Comprehensive Breast Cancer Classification by MammaPrint and MSP

The 295 samples from cohort 1 have previously been stratified by risk of development of distant metastasis by MammaPrint [van de Vijver et al. N Engl J Med 2002, 347:1999-2009]. Here we have combined the MammaPrint based prognosis and the developed MSP to subtype the breast cancer samples into 4 groups: MammaPrint low-risk/ER+, MammaPrint high-risk/ER+, triple-negative and HER2-positive. The great majority (92%) of MammaPrint low-risk samples were ER+ by MSP, while the high-risk samples were more equally distributed across the MSP classes with 46% ER+, 26% triple-negative and 28% HER2-positive. The combined MammaPrint and MSP classification was confirmed in cohort 6 for which chemotherapy responsiveness data was available (see below). Eighty-six percent of the MammaPrint low-risk samples were ER+ compared to 53% of the MammaPrint high-risk samples.

Comparison of the 80-gene Profile and the “Intrinsic Gene Set”

Molecular classification of breast cancer by the so-called “intrinsic gene set”, as first identified by Perou et al., was based on hierarchical clustering without consideration of ER, PR and/or HER2-associated tumor biology [Perou et al. Nature 2000, 406:747-752]. In contrast, the MSP has been developed with ER, PR and HER2 status as a starting point. Direct comparison between the two methods is possible as cohort 1 samples have also been assessed using the “intrinsic gene set” (Table 5) [Fan et al. N Engl J Med 2006, 355(6):560-569]. Despite the different strategies, classification by the MSP 80-gene profile is in agreement with classification based on the “intrinsic gene set” with an overall concordance of 92%. The “intrinsic gene set”, Normal-like group was disregarded for this analysis since it is likely an artifact of having a high percentage of normal breast cells in the specimens of the original study [Parker et al. J Clin Oncol 2009, 27(8):1160-1167]. Agreement analysis with inclusion of the Normal-like class resulted in a concordance of 83%. Of note, within this analysis we underestimated the concordance with Perou classification as the MSP has no Normal-like counterpart and consequently all Normal-likes are discordant between both methods. The MSP classified 2 out of the twenty-nine “Normal-like samples” as triple-negative, 23 as hormone receptor-positive, and 4 as HER2-positive (Table 5).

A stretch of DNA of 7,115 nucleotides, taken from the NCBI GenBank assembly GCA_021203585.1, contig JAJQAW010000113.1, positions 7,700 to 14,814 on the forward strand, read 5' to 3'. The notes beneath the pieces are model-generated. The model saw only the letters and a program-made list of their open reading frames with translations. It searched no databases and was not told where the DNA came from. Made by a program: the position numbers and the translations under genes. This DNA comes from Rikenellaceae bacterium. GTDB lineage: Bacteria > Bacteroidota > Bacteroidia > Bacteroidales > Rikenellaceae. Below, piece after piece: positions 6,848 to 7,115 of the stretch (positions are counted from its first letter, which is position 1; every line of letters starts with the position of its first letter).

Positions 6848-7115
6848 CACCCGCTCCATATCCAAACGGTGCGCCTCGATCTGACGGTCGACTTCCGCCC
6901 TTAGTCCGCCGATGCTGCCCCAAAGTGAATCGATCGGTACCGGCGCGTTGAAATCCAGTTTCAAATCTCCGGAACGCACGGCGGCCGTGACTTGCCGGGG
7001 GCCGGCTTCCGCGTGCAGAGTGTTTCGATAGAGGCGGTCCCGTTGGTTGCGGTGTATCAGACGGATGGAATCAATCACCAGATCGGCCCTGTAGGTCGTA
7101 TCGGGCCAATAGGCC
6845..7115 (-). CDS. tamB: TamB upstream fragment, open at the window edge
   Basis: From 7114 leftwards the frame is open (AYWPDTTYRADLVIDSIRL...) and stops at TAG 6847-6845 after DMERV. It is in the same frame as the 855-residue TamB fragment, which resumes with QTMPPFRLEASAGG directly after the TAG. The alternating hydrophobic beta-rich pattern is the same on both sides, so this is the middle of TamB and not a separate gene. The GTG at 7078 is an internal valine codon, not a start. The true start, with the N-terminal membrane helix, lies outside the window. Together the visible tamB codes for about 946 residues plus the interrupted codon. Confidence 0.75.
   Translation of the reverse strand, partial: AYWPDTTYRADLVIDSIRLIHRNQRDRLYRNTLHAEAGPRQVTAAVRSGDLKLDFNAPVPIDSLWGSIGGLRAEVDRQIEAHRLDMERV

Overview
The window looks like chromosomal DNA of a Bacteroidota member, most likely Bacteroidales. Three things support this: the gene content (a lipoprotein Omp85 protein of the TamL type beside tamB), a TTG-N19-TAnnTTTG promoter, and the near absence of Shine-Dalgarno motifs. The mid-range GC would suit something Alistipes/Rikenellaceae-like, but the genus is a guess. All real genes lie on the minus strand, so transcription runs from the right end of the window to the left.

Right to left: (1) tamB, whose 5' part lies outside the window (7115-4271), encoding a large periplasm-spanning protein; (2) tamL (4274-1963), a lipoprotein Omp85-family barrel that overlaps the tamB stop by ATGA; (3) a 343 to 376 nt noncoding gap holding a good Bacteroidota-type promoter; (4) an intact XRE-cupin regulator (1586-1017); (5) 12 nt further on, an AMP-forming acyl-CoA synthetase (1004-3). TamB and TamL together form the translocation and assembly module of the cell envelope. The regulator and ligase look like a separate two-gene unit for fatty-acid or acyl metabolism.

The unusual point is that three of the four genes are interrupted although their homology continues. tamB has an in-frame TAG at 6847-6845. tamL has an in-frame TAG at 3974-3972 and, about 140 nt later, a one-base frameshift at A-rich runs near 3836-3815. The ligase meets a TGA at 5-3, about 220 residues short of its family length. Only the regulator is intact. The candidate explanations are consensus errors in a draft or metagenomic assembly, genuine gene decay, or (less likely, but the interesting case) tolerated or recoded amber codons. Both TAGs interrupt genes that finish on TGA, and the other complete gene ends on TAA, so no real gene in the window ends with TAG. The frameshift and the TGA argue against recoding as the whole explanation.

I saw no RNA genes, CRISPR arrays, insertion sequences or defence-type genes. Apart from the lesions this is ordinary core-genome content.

The concordance between MSP and the “intrinsic gene set” classification as mentioned above has been determined without sub-stratification into A and B subtypes of the ER+ and luminal-like classes. Comparison of the 165 ER+/luminal-like samples indicated that sub-stratification by MammaPrint or by Luminal A and B indicates a concordance of 74% between both methods (Table 5).

Chemotherapy Response

Publicly-available microarray expression data with full clinical history from a neo-adjuvant clinical study allowed in silico analysis of the 80-gene MSP as a predictor of pathological Complete Response (pCR) [Hess et al. J Clin Oncol 2006, 24(26):4236-4244]. MSP readout was determined on tumor samples from 133 breast cancer patients who were treated with neo-adjuvant T/FAC chemotherapy (cohort 6, Table 2). Within this cohort, 20% (n=27) were classified as triple-negative, 62% (n=82) as ER+, and 18% (n=24) as HER2+, with an IGP of 0.96 for triple-negative, 0.91 for ER+ and 0.75 for HER2+ (Table 4). The overall pCR of this patient cohort was 26% and differed substantially among the subgroups. PCR was observed in 9% of all ER+ samples and, importantly, only in 3% of MammaPrint low risk/ER+ and 11% in MammaPrint high risk/ER+, in 50% of the HER2+ samples and in 56% of the triple-negative samples.

Discussion